Faith: Jesus knows our heart

I agreed to this April faith column date months ago - of course, unaware then that when April came I would find myself in a slump. Not a terrible, career-ending slump. In fact, if not for the preparation to begin this column, I may not have even ...

I agreed to this April faith column date months ago - of course, unaware then that when April came I would find myself in a slump.

Not a terrible, career-ending slump. In fact, if not for the preparation to begin this column, I may not have even been able to identify it. I'm sure you know the kind of slump I'm talking about; outsiders stay completely oblivious to the condition of my heart, but God and I know that I have lost some of my steam.

My relationship with Jesus is not as powerful as it was a few weeks ago. I am told (and so I tell others), sin can cause a divide in our personal walks with God. I am no different than anybody else. I have sin in my life, but that's not the cause of the slump. I almost wish it was. I have been there before and it's a relatively easy fix. I could just identify the sin, call it what it is and begin to eradicate it from my life.

The nice thing about a relationship with Jesus is, not only are we not expected to be perfect, he knows we won't be. So perfection is never a requirement for his acceptance.

No, I'm afraid my slump stems from a different cause. I was recently reading in the book of Revelation. Jesus' letter to the Church in Ephesus reads, "You have persevered and have endured hardships for my name, and have not grown weary. Yet I hold this against you: You have forsaken your first love. Remember the height from which you have fallen! Repent and do the things you did at first."


Like me, the Ephesian Church looked healthy and productive from the outside. They were doing all the right things. They never missed a Sunday, they led all the right Bible studies; nobody could say a cross word about them. Nobody but Jesus.

Jesus could see through all of the actions they were systematically going through. He could see through to their heart, and when he did, he saw that they had lost their zeal.

I identify with Ephesus. I am going through all the correct motions, so much in fact that as of lately I find it exhausting. Far more exhausting than usual. I am realizing, it is exhausting because not only am I doing all the things I typically do, I am also pretending I still have the zeal.

You probably know, true zeal is energizing, refreshing and gives one a constant renewal. Zeal is powered by the Holy Spirit (who has an endless amount of passion and energy to give).

But pretending to have zeal draws solely on the individual - me in this case. I will be the first to tell you, on my own, I do have very real limitations and I am seeing them clearly.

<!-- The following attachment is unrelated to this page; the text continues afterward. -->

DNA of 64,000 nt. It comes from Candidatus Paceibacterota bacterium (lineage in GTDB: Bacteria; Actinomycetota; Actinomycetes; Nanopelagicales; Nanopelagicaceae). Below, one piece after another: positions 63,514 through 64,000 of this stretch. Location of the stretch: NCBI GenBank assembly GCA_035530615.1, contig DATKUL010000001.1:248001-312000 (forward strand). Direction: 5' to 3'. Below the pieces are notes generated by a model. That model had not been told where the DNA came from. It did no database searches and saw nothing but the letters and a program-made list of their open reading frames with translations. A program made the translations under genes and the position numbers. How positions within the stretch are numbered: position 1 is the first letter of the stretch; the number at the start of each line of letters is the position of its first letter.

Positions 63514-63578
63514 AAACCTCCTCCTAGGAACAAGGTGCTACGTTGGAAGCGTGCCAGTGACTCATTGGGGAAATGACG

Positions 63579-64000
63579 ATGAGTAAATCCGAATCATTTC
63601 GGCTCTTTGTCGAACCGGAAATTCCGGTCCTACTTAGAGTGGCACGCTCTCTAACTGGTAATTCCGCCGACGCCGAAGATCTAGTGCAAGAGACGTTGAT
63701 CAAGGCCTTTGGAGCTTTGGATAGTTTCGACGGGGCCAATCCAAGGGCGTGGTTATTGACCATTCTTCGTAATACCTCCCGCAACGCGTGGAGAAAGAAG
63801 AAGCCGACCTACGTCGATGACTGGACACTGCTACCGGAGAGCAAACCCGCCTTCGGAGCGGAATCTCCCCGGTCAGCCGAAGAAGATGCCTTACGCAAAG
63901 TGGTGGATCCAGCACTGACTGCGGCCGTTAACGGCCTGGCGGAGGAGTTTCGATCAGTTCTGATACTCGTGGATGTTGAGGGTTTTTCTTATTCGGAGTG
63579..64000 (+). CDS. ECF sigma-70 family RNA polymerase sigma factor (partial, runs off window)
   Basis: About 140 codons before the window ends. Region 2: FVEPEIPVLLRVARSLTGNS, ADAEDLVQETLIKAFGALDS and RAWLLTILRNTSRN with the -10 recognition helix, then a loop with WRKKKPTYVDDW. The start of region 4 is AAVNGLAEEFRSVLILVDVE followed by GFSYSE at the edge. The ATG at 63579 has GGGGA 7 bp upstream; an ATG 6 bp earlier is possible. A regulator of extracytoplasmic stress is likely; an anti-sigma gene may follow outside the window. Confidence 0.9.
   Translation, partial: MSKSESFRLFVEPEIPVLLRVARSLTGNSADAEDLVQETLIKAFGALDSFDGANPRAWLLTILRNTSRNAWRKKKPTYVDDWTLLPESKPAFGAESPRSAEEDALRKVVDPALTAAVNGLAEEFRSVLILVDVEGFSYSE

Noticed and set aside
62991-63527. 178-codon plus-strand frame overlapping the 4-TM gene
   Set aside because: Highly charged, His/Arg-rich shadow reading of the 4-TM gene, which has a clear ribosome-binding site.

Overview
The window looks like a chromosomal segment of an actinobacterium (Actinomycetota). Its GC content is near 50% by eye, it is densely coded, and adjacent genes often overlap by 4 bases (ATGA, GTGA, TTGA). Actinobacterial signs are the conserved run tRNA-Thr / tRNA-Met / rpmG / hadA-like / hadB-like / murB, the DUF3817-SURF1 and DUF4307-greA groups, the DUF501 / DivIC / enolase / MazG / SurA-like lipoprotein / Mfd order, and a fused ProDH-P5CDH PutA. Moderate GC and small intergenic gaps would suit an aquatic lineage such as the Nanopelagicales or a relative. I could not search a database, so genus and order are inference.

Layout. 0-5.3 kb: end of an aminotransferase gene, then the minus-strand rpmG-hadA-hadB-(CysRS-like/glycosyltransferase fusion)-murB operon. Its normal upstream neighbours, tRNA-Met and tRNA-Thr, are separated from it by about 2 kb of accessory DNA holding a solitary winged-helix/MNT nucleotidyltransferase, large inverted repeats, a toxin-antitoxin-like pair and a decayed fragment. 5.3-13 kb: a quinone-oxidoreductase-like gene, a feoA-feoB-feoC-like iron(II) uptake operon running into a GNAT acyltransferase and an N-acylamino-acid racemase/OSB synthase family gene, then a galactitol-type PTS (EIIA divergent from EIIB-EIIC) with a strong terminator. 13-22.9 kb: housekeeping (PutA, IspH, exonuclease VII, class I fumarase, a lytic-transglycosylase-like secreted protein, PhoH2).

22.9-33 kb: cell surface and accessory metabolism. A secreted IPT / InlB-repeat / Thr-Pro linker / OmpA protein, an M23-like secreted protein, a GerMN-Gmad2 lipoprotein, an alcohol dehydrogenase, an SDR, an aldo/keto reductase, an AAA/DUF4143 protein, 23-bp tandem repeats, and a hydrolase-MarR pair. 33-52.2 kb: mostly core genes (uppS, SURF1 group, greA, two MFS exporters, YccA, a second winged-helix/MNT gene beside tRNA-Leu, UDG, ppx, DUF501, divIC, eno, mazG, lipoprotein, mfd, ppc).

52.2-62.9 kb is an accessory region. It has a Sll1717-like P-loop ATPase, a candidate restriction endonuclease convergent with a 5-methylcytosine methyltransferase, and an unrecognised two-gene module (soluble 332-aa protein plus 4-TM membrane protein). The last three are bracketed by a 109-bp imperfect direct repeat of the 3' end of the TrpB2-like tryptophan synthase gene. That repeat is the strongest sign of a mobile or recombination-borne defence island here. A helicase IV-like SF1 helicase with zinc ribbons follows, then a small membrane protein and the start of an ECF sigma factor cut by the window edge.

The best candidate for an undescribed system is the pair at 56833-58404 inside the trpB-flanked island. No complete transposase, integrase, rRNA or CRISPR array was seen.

But perhaps the biggest drawback to imaginary zeal is the lack of fruit produced. I cannot produce fruit without the power and guidance of the Holy Spirit, and in this line of work, fruit is what matters. Jesus says in Luke 6, "No good tree bears bad fruit, nor does a bad tree bear good fruit."

A classic trap was laid out before me and I fell right into it. I got so caught up in doing work for Jesus, that I stopped spending time with him, just like the Church of Ephesus.

To get myself out of this hole, the first and often hardest step is to identify the fact that I have fallen into the trap, which my preparation for this column has done. Next is to realize that when I rely on my own power, I am going to be sadly disappointed. I need to get back to where I rely solely on the power of the Holy Spirit.


Lastly, I need to spend some real quality time with Jesus. If that means canceling a Bible study or any various part of my weekly schedule, so be it. He wants the time together more than my works (especially the weak works done under my own power).

"Lord, I thank you for your loving mercy. I thank you for your patience in me as I struggle to stay on the path of Righteousness. Lord, I ask you to renew my heart with your zeal. Give me the desire to serve that I had at first. Change my heart like only you can. Lord, help me and my ministry to bear fruit for your Kingdom. I love you Lord Jesus, amen."

I am grateful for this opportunity to work through some issues and hope that it can be a help to others who struggle hanging onto the zeal in serving Christ. We are imperfect beings, and in this life, that is all we will ever be.

But if we humble ourselves, and realize that we alone cannot bear fruit for the kingdom, and focus first and foremost on our relationship with Christ, we can renew our heavenly zeal!

"I can do everything through him who gives me strength" - Philippians 4:13

Related Topics: FAITH
What To Read Next
Fundraising is underway to move the giant ball of twine from the Highland, Wisconsin, home of creator James Frank Kotera, who died last month at age 75, 44 years after starting the big ball.
Inmates in-custody in the Mille Lacs County jail in Milaca, Minnesota
Inmates in-custody in the Hubbard County jail in Park Rapids, Minnesota
Modern schools offer more than one type of education